Resistance workout is among the three major components in a healthy exercise programme, the other 2 being aerobic and flexibility training.
There’re many principles, that apply to all these modes of training and this article covers the basic principles, which should be applied to resistance exercise.
When preparing a resistance-training programme it’s important to make sure that exercises are incorporated to target every main muscle group in the body. This is crucial to maintain a well-balanced body, avoiding possible muscle weaknesses, or postural problems. The primary areas to target are chest, back, arms, shoulders, quads, hamstrings and calves. In some instances, more than one muscle group can be worked at a time by using compound exercises, but it is still crucial to target each of the key muscle groups listed.
Another important aspect to any resistance training programme is to permit enough rest for each muscle group between exercises. There is little or no benefit to targeting the same muscle group more than once or twice every week, as when a muscle is worked, it requires sufficient recovery time to repair and rebuild. Training splits are a wonderful way of avoiding muscle over training. A 3-day training split might look something like this:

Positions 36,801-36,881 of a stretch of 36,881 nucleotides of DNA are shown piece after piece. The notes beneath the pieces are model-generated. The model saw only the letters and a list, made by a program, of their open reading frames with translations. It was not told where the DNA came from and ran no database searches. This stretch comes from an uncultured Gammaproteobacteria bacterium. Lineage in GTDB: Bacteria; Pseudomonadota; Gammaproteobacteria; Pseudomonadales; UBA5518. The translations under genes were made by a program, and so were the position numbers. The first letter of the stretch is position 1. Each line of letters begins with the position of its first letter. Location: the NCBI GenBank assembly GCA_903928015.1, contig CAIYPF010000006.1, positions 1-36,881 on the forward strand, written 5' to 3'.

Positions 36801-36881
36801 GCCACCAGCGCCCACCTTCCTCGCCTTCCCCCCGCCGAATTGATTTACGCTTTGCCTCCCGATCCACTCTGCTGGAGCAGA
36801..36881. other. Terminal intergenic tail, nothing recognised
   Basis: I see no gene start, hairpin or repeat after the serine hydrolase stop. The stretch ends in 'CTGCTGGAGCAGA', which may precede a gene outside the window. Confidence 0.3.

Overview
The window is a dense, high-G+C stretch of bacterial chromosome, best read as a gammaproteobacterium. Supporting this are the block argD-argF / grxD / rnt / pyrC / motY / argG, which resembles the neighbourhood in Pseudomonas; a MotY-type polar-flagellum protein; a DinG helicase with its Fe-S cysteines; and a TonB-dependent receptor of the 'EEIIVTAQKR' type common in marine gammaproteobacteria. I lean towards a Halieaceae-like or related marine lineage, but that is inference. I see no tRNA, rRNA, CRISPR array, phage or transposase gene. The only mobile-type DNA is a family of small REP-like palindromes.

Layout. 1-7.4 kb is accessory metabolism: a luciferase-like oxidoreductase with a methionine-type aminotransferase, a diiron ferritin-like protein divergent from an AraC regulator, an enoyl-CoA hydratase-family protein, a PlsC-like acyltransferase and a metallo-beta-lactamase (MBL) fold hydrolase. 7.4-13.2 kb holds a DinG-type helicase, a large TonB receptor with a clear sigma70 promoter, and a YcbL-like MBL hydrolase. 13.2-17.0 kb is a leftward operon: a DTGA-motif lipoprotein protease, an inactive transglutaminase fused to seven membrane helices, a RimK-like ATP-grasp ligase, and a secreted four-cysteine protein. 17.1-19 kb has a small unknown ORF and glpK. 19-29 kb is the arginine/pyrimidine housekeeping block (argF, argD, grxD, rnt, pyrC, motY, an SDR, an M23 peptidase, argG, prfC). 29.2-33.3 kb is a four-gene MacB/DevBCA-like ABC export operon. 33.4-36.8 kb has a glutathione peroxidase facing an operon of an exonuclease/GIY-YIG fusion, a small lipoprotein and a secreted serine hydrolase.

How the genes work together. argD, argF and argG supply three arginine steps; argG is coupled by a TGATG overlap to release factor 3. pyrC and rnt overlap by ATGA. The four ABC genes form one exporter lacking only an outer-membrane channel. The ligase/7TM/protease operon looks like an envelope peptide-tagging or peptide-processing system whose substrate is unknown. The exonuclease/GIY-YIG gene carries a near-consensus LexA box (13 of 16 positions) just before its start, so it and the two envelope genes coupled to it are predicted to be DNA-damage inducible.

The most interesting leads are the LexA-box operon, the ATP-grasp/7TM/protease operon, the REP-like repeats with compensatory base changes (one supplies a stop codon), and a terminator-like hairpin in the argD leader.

Monday: back, biceps and hamstrings, Wednesday: quads, triceps, chest, Friday: shoulders, calves and abdominals
Another key element in any resistance training programme relates to the number of repetitions done in each set of a particular exercise. The number of repetitions done is proportional to the goals of the individual. Training for muscular strength and toning normally needs 12 or more repetitions. Reps ranging from 8 to 12 stimulate muscular growth and muscular strength enhancements are attained when rep ranges of 4 to 8 are used.
The final major element is progression. To enable your body to improve, you must continue to increase the stimulus on your muscles. This is achieved by increasing numbers of repetitions (whilst remaining within your preferred rep range), increasing weights, or increasing the number of sets done. It’s also necessary to change your exercises or training splits every 4-6 weeks to avoid plateaus in progress.